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THIRD DIVISION

[G.R. No. 142000. January 22, 2003]


TAGAYTAY HIGHLANDS INTERNATIONAL GOLF CLUB INCORPORATED, petitioner, vs.
TAGAYTAY HIGHLANDS EMPLOYEES UNION-PGTWO, respondent.
DECISION
CARPIO-MORALES, J.:
Before this Court on certiorari under Rule 45 is the petition of the Tagaytay Highlands
International Golf Club Incorporated (THIGCI) assailing the February 15, 2002 decision of the
Court of Appeals denying its petition to annul the Department of Labor and Employment (DOLE)
Resolutions of November 12, 1998 and December 29, 1998.
On October 16, 1997, the Tagaytay Highlands Employees Union (THEU)Philippine Transport
and General Workers Organization (PTGWO), Local Chapter No. 776, a legitimate labor
organization said to represent majority of the rank-and-file employees of THIGCI, filed a petition
for certification election before the DOLE Mediation-Arbitration Unit, Regional Branch No. IV.
THIGCI, in its Comment[1] filed on November 27, 1997, opposed THEUs petition for
certification election on the ground that the list of union members submitted by it was defective
and fatally flawed as it included the names and signatures of supervisors, resigned, terminated
and absent without leave (AWOL) employees, as well as employees of The Country Club, Inc.,
a corporation distinct and separate from THIGCI; and that out of the 192 signatories to the
petition, only 71 were actual rank-and-file employees of THIGCI.
THIGCI thus submitted a list of the names of its 71 actual rank-and-file employees which it
annexed[2] to its Comment to the petition for certification election. And it therein incorporated
the following tabulation[3] showing the number of signatories to said petition whose membership
in the union was being questioned as disqualified and the reasons for disqualification:
# of Signatures

Reasons for Disqualification

13

Supervisors of THIGCI

Resigned employees of THIGCI

AWOL employees of THIGCI

53
Highlands, Inc.
14
6
Inc.
3
Highlands, Inc.

Rank-and-file employees of The Country Club at Tagaytay

Supervisors of The Country Club at Tagaytay Highlands, Inc.


Resigned employees of The Country Club at Tagaytay Highlands,

Terminated employees of The Country Club at Tagaytay

AWOL employees of The Country Club at Tagaytay Highlands, Inc.

Signatures that cannot be deciphered

16
2

Names in list that were erased


Names with first names only

THIGCI also alleged that some of the signatures in the list of union members were secured
through fraudulent and deceitful means, and submitted copies of the handwritten denial and
withdrawal of some of its employees from participating in the petition.[4]
Replying to THIGCIs Comment, THEU asserted that it had complied with all the requirements
for valid affiliation and inclusion in the roster of legitimate labor organizations pursuant to DOLE
Department Order No. 9, series of 1997,[5] on account of which it was duly granted a
Certification of Affiliation by DOLE on October 10, 1997;[6] and that Section 5, Rule V of said
Department Order provides that the legitimacy of its registration cannot be subject to collateral
attack, and for as long as there is no final order of cancellation, it continues to enjoy the rights
accorded to a legitimate organization.
THEU thus concluded in its Reply[7] that under the circumstances, the Med-Arbiter should,
pursuant to Article 257 of the Labor Code and Section 11, Rule XI of DOLE Department Order
No. 09, automatically order the conduct of a certification election.
By Order of January 28, 1998, [8] DOLE Med-Arbiter Anastacio Bactin ordered the holding of a
certification election among the rank-and-file employees of THIGCI in this wise, quoted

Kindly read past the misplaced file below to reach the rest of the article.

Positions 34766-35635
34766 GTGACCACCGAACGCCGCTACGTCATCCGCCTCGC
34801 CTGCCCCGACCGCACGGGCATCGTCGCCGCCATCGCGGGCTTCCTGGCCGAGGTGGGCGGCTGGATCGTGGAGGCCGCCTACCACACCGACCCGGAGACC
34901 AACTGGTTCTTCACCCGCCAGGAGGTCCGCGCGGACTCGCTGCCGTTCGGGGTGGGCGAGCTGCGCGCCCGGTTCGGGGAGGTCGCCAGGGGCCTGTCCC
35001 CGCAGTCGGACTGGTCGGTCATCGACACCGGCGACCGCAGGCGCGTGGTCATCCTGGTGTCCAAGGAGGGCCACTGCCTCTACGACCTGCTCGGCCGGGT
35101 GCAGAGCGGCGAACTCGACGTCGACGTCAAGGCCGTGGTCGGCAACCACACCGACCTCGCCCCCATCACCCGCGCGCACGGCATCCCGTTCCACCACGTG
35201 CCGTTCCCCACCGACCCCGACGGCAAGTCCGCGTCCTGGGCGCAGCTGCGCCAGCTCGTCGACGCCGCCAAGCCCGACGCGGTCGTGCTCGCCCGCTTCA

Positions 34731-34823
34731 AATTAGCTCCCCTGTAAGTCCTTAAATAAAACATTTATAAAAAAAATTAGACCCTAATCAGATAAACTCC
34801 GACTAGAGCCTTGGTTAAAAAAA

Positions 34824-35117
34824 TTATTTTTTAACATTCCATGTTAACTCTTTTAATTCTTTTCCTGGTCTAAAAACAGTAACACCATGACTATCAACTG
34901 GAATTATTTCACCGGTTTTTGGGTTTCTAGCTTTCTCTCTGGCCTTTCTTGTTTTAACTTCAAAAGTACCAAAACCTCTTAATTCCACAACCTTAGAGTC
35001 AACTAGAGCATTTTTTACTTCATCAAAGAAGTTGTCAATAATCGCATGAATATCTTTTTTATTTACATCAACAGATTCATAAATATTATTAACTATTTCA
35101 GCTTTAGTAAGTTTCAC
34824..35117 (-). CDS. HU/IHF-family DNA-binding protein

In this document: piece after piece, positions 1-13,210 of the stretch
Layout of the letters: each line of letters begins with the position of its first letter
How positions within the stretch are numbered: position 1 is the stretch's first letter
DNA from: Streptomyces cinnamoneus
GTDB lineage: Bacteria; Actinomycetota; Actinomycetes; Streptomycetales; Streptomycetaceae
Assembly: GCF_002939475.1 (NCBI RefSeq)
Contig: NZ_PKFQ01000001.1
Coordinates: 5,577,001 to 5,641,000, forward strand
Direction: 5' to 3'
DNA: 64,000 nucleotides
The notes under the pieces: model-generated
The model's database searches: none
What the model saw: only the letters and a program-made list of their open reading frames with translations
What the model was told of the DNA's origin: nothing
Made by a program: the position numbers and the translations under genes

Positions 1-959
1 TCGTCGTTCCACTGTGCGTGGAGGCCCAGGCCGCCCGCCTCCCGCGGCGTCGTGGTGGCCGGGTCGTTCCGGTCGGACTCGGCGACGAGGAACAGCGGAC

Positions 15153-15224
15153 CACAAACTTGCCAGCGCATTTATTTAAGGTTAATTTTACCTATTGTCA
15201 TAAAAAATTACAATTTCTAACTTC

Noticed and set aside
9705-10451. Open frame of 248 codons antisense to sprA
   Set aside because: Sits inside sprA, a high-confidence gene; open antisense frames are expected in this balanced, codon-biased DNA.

verbatim:
We evaluated carefully this instant petition and we are of the opinion that it is complete in form
and substance. In addition thereto, the accompanying documents show that indeed petitioner
union is a legitimate labor federation and its local/chapter was duly reported to this Office as one
of its affiliate local/chapter. Its due reporting through the submission of all the requirements for
registration of a local/chapter is a clear showing that it was already included in the roster of
legitimate labor organizations in this Office pursuant to Department Order No. 9 Series of 1997
with all the legal right and personality to institute this instant petition. Pursuant therefore to the
provisions of Article 257 of the Labor Code, as amended, and its Implementing Rules as
amended by Department Order No. 9, since the respondents establishment is unorganized, the
holding of a certification election is mandatory for it was clearly established that petitioner is a
legitimate labor organization. Giving due course to this petition is therefore proper and
appropriate.[9] (Emphasis supplied)
Passing on THIGCIs allegation that some of the union members are supervisory, resigned and
AWOL employees or employees of a separate and distinct corporation, the Med-Arbiter held
that the same should be properly raised in the exclusion-inclusion proceedings at the preelection conference. As for the allegation that some of the signatures were secured through
fraudulent and deceitful means, he held that it should be coursed through an independent
petition for cancellation of union registration which is within the jurisdiction of the DOLE
Regional Director. In any event, the Med-Arbiter held that THIGCI failed to submit the job

descriptions of the questioned employees and other supporting documents to bolster its claim
that they are disqualified from joining THEU.
THIGCI appealed to the Office of the DOLE Secretary which, by Resolution of June 4, 1998, set
aside the said Med-Arbiters Order and accordingly dismissed the petition for certification
election on the ground that there is a clear absence of community or mutuality of interests, it
finding that THEU sought to represent two separate bargaining units (supervisory employees
and rank-and-file employees) as well as employees of two separate and distinct corporate
entities.
Upon Motion for Reconsideration by THEU, DOLE Undersecretary Rosalinda Dimalipis-Baldoz,
by authority of the DOLE Secretary, issued DOLE Resolution of November 12, 1998[10] setting
aside the June 4, 1998 Resolution dismissing the petition for certification election. In the
November 12, 1998 Resolution, Undersecretary Dimapilis-Baldoz held that since THEU is a
local chapter, the twenty percent (20%) membership requirement is not necessary for it to